Each empire has about nine types of facilities to build and eight potential ship designs to exploit. The facilities include research centers, shipyards, defensive platforms and mining stations -- all are needed in the correct proportion to ensure victory. Vessels include scout ships, scientific vessels, cruisers, frigates, and mighty capital ships. The controls are as simplified and clear as possible, beginners will definitely have problems keeping track of things at first, but the single player campaign will get you standing on your own rather quickly. By the way, you'll have to do most of the thinking for your ships, they're not particularly smart, and although you can enable a higher level of independence, coordinating your attacks manually is really what the game is all about. Keep in mind, you'll do a lot of frenzied clicking, especially against human opponents. I recommend generating large numbers of capital ships. Smaller vessels may be able to overwhelm a single Romulan Warbird or Borg Cube, but when attacking in force, the big guys will always win.
Virtually identical in setup and design to Warcraft, Starcraft or Myth (key titles within the genre), Armada has only one truly unique feature -- each ship's crew is a separate commodity from the vessel itself. In combat, the crew is well-protected so long as shields are intact. Once the defenses are down, the crew will begin to die off very quickly. As your opponent's crew becomes scarce, some of your own crew members can be beamed aboard the enemy ship to seize control; in this manner, a small fleet of stolen enemy ships can be exploited, dramatically increasing the size and effectiveness of your fleet. Some scenarios even specifically involve collecting derelict vehicles and using them to your advantage.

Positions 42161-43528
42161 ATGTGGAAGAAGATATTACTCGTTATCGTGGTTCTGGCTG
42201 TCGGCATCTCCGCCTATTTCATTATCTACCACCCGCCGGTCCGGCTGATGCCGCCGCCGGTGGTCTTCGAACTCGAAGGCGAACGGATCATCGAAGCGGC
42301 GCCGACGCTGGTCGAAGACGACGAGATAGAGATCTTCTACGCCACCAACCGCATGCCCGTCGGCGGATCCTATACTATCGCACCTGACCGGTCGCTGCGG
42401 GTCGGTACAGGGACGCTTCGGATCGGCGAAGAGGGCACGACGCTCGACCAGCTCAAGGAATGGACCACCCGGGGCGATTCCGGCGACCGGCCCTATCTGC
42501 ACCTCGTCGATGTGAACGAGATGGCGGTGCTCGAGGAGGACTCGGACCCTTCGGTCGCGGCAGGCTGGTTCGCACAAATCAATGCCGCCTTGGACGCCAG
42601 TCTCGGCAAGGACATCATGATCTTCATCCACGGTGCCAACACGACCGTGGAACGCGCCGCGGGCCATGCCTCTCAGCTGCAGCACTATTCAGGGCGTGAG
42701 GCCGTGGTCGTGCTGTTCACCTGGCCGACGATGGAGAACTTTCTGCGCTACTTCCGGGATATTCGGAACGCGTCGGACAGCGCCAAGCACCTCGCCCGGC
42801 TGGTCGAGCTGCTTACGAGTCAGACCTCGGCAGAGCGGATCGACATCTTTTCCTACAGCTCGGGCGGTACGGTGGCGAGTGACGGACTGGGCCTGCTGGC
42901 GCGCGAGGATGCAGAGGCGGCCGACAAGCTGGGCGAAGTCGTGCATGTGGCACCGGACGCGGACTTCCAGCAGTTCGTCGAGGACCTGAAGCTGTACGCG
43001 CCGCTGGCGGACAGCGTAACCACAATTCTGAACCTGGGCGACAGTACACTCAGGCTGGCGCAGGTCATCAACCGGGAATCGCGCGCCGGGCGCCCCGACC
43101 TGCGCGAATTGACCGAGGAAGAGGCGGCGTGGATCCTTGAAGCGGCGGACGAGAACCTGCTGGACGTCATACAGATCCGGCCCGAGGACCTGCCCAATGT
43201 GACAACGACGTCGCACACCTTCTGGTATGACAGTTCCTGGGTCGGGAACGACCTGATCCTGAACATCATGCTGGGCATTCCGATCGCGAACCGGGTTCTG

In addition to the basic single player campaign, extensive online multiplayer options as well as quick action scenarios promise lots of raw material and hours of play time. Confrontations can take hours to complete depending on how you approach them and there are plenty of maps to keep things interesting.
My only complaints about this game essentially revolve around the basic shortcomings of the genre. Each scenario is an isolated engagement with no long-term rewards. Once advantage has been seized by one side, there's no wild card to turn the tables. Also, I'd really like to see the inclusion of additional empires. Hopefully expansion sets will be produced and new campaigns generated. By the way, serious problems are present in installing the game straight out of the box, bad beta testing has resulted in the need for a patch that can be downloaded from the Activision website; without it extensive sound & graphics problems as well as frequent crashes will be encountered. With the beta patch, things will run well, but even on a very good system, the sharpest video settings will not run properly. The slightly rougher settings still look amazing and combat between vessels is still very exciting and crisp.
I'd like to thank Patrick Stewart for lending extensive voice work to the project; he's the finest actor to have taken part in the franchise and is by no means desperate for work. His presence is a bonus. Star Trek: Armada may not be very original, but it's borrowed the right elements from the best of the genre, and is the first title of its kind to really draw me in and hold my interest. As someone disgusted by the current state of televised Star Trek, it's a great relief to find a game that does the wounded mythology proud.